Jack Engelhard
Jack EngelhardJack Engelhard

Two teams dashing back and forth, kicking a ball, for two hours, and in the end, usually nothing happens. Zero, Zero, or Nil, Nil, as they say.

We call it soccer. They call it football, and take my word for it, that ain’t football. Football, as we know it in America, is two teams suited up like gladiators for the purpose of inflicting pain and misery on the other side…no prisoners taken…and the score frequently ends up something like 35 to 21. That’s football.

Besides, on the soccer field, how do they keep score, when both teams are Islamic, and nearly every player is named Mohammad?

For the games that I watched, so you wouldn’t have to, the announcers were having difficulties telling those players apart.

Watching the howling spectators in the stands, cheering one national team to the next, I keep thinking David’s Psalm #2…” Why are the nations in an uproar?”

National pride, obviously.

Or maybe these people, millions of them, from all over the world, have no other life. World Cup soccer is all they’ve got…and only once every four years.

That is a long time to wait between thrills…and if your team loses it’s back to the monotony and squalor of real life.

But let’s call it national pride.

On that, Qatar, the host, gets a dubious trophy, if not for play on the field, but for its extravagance to get the world to notice and appreciate this Islamic wonderland, an oil-rich home to 2.6 million Qatar Muslims, and a few million foreigners, all abiding by the same rules. Strictly Islam. Everything else is frowned upon.

Flogging is popular over there; nearly a sport.

Upon the notion “if we build it, they will come,” so they built it (from heaps of natural gas revenue), and the people do keep coming.

We read, from reporter Andrea Samuels and the BBC, the following:

“Qatar has built seven stadiums for the World Cup finals as well as a new airport, metro system, series of roads and about 100 new hotels.”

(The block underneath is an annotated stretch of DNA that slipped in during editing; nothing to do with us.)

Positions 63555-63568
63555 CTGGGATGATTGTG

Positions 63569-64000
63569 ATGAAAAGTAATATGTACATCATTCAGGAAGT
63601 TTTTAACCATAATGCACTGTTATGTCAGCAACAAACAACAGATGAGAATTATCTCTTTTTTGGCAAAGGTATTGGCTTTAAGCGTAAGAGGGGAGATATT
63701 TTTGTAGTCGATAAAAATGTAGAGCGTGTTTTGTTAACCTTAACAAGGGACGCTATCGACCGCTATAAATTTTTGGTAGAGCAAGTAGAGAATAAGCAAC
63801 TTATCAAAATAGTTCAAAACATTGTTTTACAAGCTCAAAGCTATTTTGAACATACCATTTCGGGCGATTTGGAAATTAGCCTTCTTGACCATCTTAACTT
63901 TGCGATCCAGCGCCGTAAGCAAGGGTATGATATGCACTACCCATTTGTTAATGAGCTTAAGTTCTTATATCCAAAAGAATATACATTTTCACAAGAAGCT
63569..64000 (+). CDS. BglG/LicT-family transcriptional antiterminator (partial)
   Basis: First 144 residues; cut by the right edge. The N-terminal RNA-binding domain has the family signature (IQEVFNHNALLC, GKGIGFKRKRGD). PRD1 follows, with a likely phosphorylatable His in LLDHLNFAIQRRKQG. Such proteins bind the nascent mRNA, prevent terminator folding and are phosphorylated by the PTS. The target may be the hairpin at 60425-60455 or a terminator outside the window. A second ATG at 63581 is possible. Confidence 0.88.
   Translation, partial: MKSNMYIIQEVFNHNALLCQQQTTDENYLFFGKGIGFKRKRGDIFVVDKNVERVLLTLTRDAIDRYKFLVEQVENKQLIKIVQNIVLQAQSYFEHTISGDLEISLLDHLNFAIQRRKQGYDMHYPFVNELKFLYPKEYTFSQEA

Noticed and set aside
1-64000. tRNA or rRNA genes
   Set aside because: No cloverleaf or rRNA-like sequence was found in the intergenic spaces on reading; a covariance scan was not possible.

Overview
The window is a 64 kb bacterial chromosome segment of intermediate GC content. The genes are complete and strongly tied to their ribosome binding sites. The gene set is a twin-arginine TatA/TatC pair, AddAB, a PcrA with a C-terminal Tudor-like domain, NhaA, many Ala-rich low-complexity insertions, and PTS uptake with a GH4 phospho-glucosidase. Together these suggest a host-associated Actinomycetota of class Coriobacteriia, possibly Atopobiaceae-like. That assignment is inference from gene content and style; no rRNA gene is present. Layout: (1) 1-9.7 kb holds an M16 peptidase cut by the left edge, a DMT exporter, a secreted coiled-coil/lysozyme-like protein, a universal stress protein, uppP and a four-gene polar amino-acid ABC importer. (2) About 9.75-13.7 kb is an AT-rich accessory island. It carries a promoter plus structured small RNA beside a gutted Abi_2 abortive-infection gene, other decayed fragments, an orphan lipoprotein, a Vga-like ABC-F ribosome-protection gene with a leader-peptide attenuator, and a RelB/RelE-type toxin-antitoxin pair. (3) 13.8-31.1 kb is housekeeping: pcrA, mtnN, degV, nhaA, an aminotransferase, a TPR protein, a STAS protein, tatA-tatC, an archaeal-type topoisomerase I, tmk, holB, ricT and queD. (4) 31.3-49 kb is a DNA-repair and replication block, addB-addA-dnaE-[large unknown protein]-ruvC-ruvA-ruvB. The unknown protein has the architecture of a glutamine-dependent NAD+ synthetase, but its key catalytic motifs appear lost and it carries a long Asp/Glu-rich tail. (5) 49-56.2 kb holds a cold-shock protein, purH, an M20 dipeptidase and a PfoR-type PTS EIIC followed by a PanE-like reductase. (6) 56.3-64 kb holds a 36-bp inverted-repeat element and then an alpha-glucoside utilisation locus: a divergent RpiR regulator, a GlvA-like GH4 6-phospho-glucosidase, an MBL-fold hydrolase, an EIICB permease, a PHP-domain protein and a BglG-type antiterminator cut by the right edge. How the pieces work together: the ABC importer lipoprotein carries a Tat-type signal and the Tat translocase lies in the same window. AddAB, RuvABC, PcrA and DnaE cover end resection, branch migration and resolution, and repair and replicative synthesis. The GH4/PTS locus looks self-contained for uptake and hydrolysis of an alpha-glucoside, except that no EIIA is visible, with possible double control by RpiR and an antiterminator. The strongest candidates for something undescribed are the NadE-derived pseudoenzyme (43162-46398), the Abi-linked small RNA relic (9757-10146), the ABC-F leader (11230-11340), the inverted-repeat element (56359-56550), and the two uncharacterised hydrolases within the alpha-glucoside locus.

Within the severity of Sharia Law, many were overworked, lashed, and imprisoned until more than 6,000 died in what amounts to flagrant human rights abuse, for which Qatar is famous…where is the United States on this; where is the UN? The media?
To get that done, over a period of some 12 years, dating back to 2010, when Qatar bought the rights for the World Cup, Qatar’s rulers imported migrants not to play.

But to work.

These were the destitute from Asia and Africa who were desperate for a buck, but found themselves trapped under slave conditions.

Within the severity of Sharia Law, many were overworked, lashed, and imprisoned until more than 6,000 died in what amounts to flagrant human rights abuse, for which Qatar is famous.

You ask…where is the United States on this; where is the UN? The media?

I ask the same question. Same answer. Silence.

But loudly the Biden Administration keeps poking Israel about that Palestinian Arab reporter, Abu Akleh, who became a casualty in the fog of war between the IDF and Arab terrorists.

Of notable interest, the lady was a journalist for Al-Jazeera, which is owned and run by Qatar, and which should know that accidents happen in the heat of combat.

Journalists know the risk…and so far, 65-plus have lost their lives covering the world’s hot spots…and generally, we don’t know their names.

Biden, though, wants answers from Israel again and again about this one fatality…obviously to give the Jews no rest from baseless accusation. An old story. Perhaps the oldest.

Yet not once is he asking the autocratic emir of Qatar to answer for the 6,000-plus migrants who were killed building Qatar’s playgrounds and skyscraper pyramids.

There is still time to get there for the rest of the games.

Enjoy.

New York-based bestselling American novelist Jack Engelhard writes regularly for Arutz Sheva.

He wrote the worldwide book-to-movie bestseller “Indecent Proposal,” the authoritative newsroom epic, “The Bathsheba Deadline,” followed by his coming-of-age classics, “The Girls of Cincinnati,” and, the Holocaust-to-Montreal memoir, “Escape from Mount Moriah.” For that and his 1960s epic “The Days of the Bitter End,” contemporaries have hailed him “The last Hemingway, a writer without peer, and the conscience of us all.” Email Jack here.


Engelhard books
Engelhard booksJ.Engelhard